It seems like it was only yesterday that Sarah McLachlan’s song, Building a Mystery, topped the summer charts. In fact, it was 1997. I was in the middle of undergraduate school, studying philosophy, drinking way too much coffee, and smoking too many cigars! McLachlan’s song peaked when I was struggling to understand what I would do with my life. In my personal repertoire of iconic soundtracks, I’d include it in the top ten.
Would I follow a still small voice and venture into unknow waters? Or would I stay on a familiar track that was more certain and lucrative? Both options came with their own set of challenges and sacrifices. A friend of mine says that “God has a million plan As; choose plan A”. With no clear sense of the outcome, I chose plan A: “cause you’re working, building a mystery. Holding on and holding it in. Yeah, you’re working, building a mystery, and choosing so carefully.”
Now, if you had told me last year at the end of the annual vestry meeting, that my priestly ministry in 2020 and 2021 would be mostly digital, I would have laughed. It wasn’t long before I stopped laughing, falling head-long into unchartered waters. As 2020 went on, and as digital expressions of church became ‘the thing’, as six weeks of pandemic became six months, and six months became a year, reality set in: we crossed a threshold and entered a new age. Now, there’s no turning back.
I think back to life at the Cathedral on March 14th, 2020. Finding ways to address a pastoral challenge for a six-week lockdown sounded inconvenient but manageable. I remember how we rationalized it all, “remember, we’re not starting anything new”. Then we hit the six-month mark, and it became obvious that we had started something new. No need to deny it, we had developed new gifts and new insights, we saw new horizons open up. And now we’re crossing the one-year mark, and I think it’s fair to say that digital ministry in a digital age is normalizing.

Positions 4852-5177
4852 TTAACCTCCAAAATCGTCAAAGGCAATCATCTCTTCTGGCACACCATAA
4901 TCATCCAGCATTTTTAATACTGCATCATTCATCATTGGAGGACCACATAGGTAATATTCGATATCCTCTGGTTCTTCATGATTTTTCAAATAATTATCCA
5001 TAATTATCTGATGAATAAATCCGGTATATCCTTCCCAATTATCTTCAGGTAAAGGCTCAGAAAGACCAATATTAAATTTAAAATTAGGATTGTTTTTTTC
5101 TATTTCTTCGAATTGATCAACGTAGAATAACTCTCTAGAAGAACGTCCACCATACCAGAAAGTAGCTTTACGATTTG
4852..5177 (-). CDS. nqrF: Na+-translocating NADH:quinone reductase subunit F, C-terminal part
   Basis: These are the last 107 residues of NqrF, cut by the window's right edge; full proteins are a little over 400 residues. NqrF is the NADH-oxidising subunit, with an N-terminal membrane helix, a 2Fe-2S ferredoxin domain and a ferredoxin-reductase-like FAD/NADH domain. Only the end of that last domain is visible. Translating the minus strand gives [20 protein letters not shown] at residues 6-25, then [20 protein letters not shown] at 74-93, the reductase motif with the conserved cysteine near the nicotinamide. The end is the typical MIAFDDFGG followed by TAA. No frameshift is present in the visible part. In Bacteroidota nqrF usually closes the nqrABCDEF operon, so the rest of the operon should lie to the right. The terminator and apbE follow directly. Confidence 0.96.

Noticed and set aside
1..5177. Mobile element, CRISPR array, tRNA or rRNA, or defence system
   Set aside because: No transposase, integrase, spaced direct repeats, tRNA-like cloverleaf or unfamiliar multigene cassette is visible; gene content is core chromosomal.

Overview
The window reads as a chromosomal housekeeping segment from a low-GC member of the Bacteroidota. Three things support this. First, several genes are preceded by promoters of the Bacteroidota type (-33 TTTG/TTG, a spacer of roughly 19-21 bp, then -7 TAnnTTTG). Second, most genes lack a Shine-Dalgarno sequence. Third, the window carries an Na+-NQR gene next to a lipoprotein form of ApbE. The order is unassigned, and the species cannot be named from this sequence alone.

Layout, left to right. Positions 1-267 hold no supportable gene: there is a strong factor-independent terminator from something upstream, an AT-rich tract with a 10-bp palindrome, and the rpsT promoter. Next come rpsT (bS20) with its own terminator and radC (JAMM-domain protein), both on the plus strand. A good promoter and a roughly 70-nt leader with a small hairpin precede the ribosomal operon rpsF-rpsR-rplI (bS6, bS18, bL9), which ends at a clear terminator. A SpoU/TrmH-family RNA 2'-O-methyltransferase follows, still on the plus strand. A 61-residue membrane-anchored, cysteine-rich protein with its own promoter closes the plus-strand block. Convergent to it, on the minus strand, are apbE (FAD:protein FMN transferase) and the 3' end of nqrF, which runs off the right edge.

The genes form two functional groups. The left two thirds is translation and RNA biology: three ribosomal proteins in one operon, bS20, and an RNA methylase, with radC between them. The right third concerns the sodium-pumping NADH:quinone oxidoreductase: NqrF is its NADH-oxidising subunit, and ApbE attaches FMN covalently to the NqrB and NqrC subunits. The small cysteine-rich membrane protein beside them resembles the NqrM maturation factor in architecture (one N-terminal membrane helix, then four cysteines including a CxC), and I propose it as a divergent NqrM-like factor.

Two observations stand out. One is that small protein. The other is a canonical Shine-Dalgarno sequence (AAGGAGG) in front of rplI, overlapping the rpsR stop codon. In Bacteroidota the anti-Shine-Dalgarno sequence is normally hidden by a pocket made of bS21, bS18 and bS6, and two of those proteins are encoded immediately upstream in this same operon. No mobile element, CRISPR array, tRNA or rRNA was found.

Now, I’m not suggesting that the value of in-person events is in any way diminished by this. I am not proposing that the deep, incarnational value of being together is any less important. What I am suggesting, however, is that the way we engage with faith has opened in new ways: “did you listen to the podcast from Washington National Cathedral yesterday?”; “You should check out Pope Francis’s speech last week”; “Did you see that cat interrupt the poor Vicar of Canterbury’s tea?”
“the digital platform has brought the global Church to the local, and the local to the global.”
It might be argued that this all verges on the edge of digital voyeurism. And there might be some credence to that argument. But, in another sense, the digital platform has brought the global Church to the local, and the local to the global. I think the Creed refers to it as One, Holy, Catholic, and Apostolic Church.
In the midst of the isolation of the pandemic, there have been many, many times that I have ‘felt’ more connected to a wider community than I ever have before. And there is some precedence for this. In the ancient church, the practice of sending relics of saints and martyrs, of the practice of including relics in the sealing of altars was the way the church affirmed it’s catholicity. Relics were sent to local communities far and wide as a visible sign that the Church was One, Holy, Catholic, and Apostolic.
In other words, no community was too small, and no altar was too insignificant to be united in prayer and devotion to the universal Church. The Ever-Greater-God bestows grace whenever grace needs to be bestowed: God will sort it out! In the meantime, continue to err on the side of building a mystery and remember, we’re not starting anything new.